Last blog added on Tuesday, November 10th, 2020

Information About Osgoode Institute for Feminist Legal Studies

Recent Posts

Below is a preview of the five most recent posts from the blog Osgoode Institute for Feminist Legal Studies. To read these posts in their entirely or subscribe to future updates from this blog, please visit their website!

  • Thinking about Fraser v. Canada (Attorney General), 2020 SCC 28

    by Sonia Lawrence Many thanks to Hengameh for inviting these posts!  Unlike Mary Jane’s rich, focused and scholarly contributions, mine will be let us say, light (“lite”?) and the four of them will hopscotch around from Supreme Court cases, to teaching from home, to whatever comes up, to what happen … Read more »

  • Women in the Ontario Legal Profession: Increasing Diversity

    by Mary Jane Mossman   According to a Law Society publication in 1993, Ontario’s legal profession was still ‘overwhelmingly white, able-bodied, and middle-class’ – although ‘activism in minority communities, changes in university admission policies, and efforts by the Law Society to address issues o … Read more »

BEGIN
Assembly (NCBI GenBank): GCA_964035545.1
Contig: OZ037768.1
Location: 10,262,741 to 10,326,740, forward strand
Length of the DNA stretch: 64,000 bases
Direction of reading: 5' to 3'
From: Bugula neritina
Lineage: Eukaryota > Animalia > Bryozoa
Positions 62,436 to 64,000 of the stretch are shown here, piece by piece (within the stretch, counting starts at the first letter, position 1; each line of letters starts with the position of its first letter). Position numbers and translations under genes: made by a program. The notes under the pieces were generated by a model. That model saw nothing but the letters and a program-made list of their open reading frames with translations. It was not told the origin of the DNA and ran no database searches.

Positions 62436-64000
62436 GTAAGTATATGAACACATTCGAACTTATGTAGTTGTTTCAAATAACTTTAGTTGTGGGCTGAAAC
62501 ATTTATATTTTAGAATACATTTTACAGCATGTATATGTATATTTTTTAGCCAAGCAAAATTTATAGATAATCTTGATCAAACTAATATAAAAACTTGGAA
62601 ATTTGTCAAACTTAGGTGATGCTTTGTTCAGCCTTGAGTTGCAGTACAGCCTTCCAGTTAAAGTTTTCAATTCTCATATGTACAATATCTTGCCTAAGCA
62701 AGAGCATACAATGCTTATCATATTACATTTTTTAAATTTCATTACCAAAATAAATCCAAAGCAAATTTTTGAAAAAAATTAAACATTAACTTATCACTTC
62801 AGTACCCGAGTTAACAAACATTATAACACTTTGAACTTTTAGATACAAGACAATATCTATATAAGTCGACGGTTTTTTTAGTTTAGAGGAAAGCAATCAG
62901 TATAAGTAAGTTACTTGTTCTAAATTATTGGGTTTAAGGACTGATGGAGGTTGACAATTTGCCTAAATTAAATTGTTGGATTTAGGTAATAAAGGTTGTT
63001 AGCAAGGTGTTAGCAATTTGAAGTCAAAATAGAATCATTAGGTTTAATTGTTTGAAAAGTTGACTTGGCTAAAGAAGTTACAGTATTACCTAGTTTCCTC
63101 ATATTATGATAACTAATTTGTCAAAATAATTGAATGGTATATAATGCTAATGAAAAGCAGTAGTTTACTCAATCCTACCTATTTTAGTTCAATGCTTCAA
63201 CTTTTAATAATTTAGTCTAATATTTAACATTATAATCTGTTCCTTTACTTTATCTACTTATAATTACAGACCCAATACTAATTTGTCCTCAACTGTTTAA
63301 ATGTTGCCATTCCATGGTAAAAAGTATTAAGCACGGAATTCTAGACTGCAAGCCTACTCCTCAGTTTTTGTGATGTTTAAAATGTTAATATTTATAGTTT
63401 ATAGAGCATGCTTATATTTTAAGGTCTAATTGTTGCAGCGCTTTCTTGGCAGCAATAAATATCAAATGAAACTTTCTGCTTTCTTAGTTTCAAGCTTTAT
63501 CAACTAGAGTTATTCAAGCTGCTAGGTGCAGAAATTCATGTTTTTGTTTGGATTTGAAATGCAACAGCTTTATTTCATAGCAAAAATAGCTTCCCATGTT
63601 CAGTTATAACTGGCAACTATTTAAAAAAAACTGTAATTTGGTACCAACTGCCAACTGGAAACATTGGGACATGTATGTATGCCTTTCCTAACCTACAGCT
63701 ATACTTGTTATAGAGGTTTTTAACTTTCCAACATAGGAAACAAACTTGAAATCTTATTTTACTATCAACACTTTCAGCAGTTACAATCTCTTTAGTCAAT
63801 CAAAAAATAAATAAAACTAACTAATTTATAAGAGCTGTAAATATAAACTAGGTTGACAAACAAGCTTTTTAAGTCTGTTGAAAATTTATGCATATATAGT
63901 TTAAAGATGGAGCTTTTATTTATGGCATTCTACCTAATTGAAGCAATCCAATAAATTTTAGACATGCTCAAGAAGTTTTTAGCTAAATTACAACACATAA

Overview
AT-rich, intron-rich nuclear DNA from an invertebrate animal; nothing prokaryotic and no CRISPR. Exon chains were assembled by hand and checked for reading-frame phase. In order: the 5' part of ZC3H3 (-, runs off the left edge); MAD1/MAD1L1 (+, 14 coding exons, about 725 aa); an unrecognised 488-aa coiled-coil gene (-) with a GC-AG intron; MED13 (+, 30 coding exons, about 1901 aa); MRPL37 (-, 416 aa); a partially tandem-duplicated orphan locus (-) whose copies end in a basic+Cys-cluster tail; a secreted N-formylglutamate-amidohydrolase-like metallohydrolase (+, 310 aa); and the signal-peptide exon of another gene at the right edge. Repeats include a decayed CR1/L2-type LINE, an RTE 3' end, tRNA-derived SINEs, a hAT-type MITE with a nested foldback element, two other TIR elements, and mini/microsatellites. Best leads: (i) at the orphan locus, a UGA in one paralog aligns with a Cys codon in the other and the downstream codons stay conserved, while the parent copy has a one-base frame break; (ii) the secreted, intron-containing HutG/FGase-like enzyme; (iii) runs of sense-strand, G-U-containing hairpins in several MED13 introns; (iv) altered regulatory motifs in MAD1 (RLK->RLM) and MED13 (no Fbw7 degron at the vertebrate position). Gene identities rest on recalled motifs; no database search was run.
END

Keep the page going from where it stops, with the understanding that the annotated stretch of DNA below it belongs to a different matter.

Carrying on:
• Women in the Ontario Legal Profession: Indigenous Women Lawyers

    by Mary Jane Mossman   My current research project focuses on women who were called to the bar of Ontario between 1897 and 1957. As the Law Society’s 1993 exhibition about the history of women lawyers explained, most of these women were middle-class, white, Anglo-Saxon and Protestant, with just a ‘s … Read more »

  • Women in the Ontario Legal Profession: Black Women Lawyers

    by Mary Jane Mossman   My current research project focuses on women who were called to the bar in Ontario between 1897 and 1957.[1] As the Law Society’s 1993 exhibition about the history of women lawyers pointed out: Not surprisingly, most women who pursued legal training [in the early decades of th … Read more »

  • Women in the Ontario Legal Profession: Change and Continuity – or Transformation?

    by Mary Jane Mossman   In 2018, the Law Society of Ontario reported that 1306 women and 1083 men were called to the bar.[i] That is, more women than men joined the legal profession in Ontario, a pattern that has been repeated in recent years. To what extent does numerical gender equality signal equa … Read more »